Kaimanawa Heritage Horses Welfare Society (KHH) Press Release
Thursday, 17 March 2016, 12:29 pm
The Kaimanawa Heritage Horses Welfare Society (KHH) is reeling from the unexpected news that the biennial Department of Conservation muster of Kaimanawa horses, has been brought forward to the end of April, this year.
“The musters [roundups] have always been conducted around the end of May, beginning of June, so to be told just two days ago, that we’ve lost a month of campaigning for suitable homes, has really put us on the back foot!”, says Elder Jenks, Chairman of the Society. “The timing of the musters has always been critical to ensuring that foals are old enough to be weaned from their mothers and the mares (who are usually heavily in foal) are fit to travel. We’re really concerned that bringing the date forward by a month, could seriously impact both the welfare of the horses and our ability to find enough suitable homes, in time.”
Around 100 horses are expected to be mustered by helicopters and removed from the Waiouru Military Training Grounds in the central North Island.
“We’ve been told to expect the muster to commence on the 26th of April so we only have a matter of weeks to find suitable homes for the horses to go to, complete our checks of prospective homes and arrange transport. It’s a monumental task!” says Jenks. “Those that don’t have homes to go to will be sent to the abattoir, so our volunteers are working every available hour to get word out to the public, and try to secure homes”.
The Kaimanawa Heritage Horses Welfare Society rehomed a record number of horses from the 2014 muster with just 15 sent to slaughter.
Nineteen stallions from that muster were allocated to professional horse trainers around the North Island to compete in the society’s first training initiative, the ‘Kaimanawa Stallion Challenge’, to promote the trainability of once wild horses.
“It was an enormous success which exceeded everyone’s expectations. The publicity generated was hoped to increase interest in the horses and encourage more members of the equestrian public, to take up the challenge and train a wild horse for themselves, in 2016”, says Jenks. “Although the Stallion Challenge well and truly achieved our objective at the time, we really need all those who were inspired, to come forward now and put in their application for a horse”.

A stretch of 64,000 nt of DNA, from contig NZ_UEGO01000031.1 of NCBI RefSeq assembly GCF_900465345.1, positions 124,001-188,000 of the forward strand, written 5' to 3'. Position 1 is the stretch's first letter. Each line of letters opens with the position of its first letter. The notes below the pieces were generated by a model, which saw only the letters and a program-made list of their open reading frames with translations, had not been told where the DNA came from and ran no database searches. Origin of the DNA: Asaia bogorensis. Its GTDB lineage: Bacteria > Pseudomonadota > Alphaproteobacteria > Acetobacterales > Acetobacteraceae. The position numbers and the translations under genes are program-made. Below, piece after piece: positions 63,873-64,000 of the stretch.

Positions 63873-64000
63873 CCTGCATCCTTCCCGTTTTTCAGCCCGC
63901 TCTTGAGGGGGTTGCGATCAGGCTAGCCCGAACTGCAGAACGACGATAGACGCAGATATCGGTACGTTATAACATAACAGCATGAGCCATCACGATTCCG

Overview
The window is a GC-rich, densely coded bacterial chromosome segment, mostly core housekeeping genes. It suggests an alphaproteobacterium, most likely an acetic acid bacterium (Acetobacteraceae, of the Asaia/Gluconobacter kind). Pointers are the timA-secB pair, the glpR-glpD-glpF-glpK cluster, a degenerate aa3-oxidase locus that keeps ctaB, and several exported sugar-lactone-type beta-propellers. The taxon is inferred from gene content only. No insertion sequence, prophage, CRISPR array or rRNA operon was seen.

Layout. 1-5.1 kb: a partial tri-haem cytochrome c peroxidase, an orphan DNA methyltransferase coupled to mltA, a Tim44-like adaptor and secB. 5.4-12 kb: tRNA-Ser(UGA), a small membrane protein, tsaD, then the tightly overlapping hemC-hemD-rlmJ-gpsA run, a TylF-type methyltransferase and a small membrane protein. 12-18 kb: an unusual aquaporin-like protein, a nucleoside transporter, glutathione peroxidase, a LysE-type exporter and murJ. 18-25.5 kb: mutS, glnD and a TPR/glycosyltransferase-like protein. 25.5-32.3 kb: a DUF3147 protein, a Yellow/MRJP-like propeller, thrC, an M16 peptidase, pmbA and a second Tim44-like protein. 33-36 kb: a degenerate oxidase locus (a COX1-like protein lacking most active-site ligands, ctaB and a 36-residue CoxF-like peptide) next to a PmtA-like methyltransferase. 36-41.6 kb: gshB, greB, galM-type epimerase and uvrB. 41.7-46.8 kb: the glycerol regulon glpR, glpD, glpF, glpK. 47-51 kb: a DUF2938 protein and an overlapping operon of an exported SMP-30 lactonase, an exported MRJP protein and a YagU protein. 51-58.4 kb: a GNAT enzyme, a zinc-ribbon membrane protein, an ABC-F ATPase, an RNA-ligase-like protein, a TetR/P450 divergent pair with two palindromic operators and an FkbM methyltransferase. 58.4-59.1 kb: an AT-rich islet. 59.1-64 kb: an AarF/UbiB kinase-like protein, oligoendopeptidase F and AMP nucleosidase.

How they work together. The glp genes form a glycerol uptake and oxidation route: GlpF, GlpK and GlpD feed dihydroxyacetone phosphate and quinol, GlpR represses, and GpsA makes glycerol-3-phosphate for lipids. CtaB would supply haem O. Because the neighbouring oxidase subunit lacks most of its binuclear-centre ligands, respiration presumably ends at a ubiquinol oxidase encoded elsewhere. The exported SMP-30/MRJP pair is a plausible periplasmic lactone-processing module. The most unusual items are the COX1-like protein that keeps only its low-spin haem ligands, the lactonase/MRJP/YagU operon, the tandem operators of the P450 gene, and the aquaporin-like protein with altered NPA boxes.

Despite the success of the competition and increase in public interest, the society is yet to receive a single application for any of the 100 horses due to be mustered. The Society’s muster coordinator, Simone Frewin advised that another Stallion Challenge is being planned for professional horse trainers, again this year, which will help homes at least 10 of the older stallions, but that still leaves around 90 horses vulnerable to slaughter.
People looking to adopt horses from the muster, will need to have secure stockyards and some experience with unhandled horses. However, there are options available for those who either don’t have the facilities or experience to handle a wild horse from scratch.
“We have a very experienced network of horse handlers who are available to handle wild horses on behalf of new owners”, she said. “These horses may be wild but they’re more scared than anything. With time and patient handling, they make incredible riding companions and sport ponies. Too many good ponies go to slaughter simply because people hesitate and the deadline passes”.
Applications close on the 1st of April. For further information, visit Kaimanawa Heritage Horses website http://www.kaimanawaheritagehorses.org. Contact Simone Frewin 09 431 6111 or Elder Jenks 09 236 4115
ABOUT THE HORSES
Kaimanawa horses are distinctly important to New Zealand’s history. They are identified by their unique characteristics and their “Willing to Please” personalities which make them the perfect all round pony for all ages.
Every 2 years, the Department of Conservation (DoC) round up approximately 140 horses out of the ranges, which have to be vet checked, and then it is decided if they are suitable to be rehomed or if they need to go to slaughter.
Featured Image: Kaimanawa wild horses. Also from http://kaimanawahorses.neocities.org/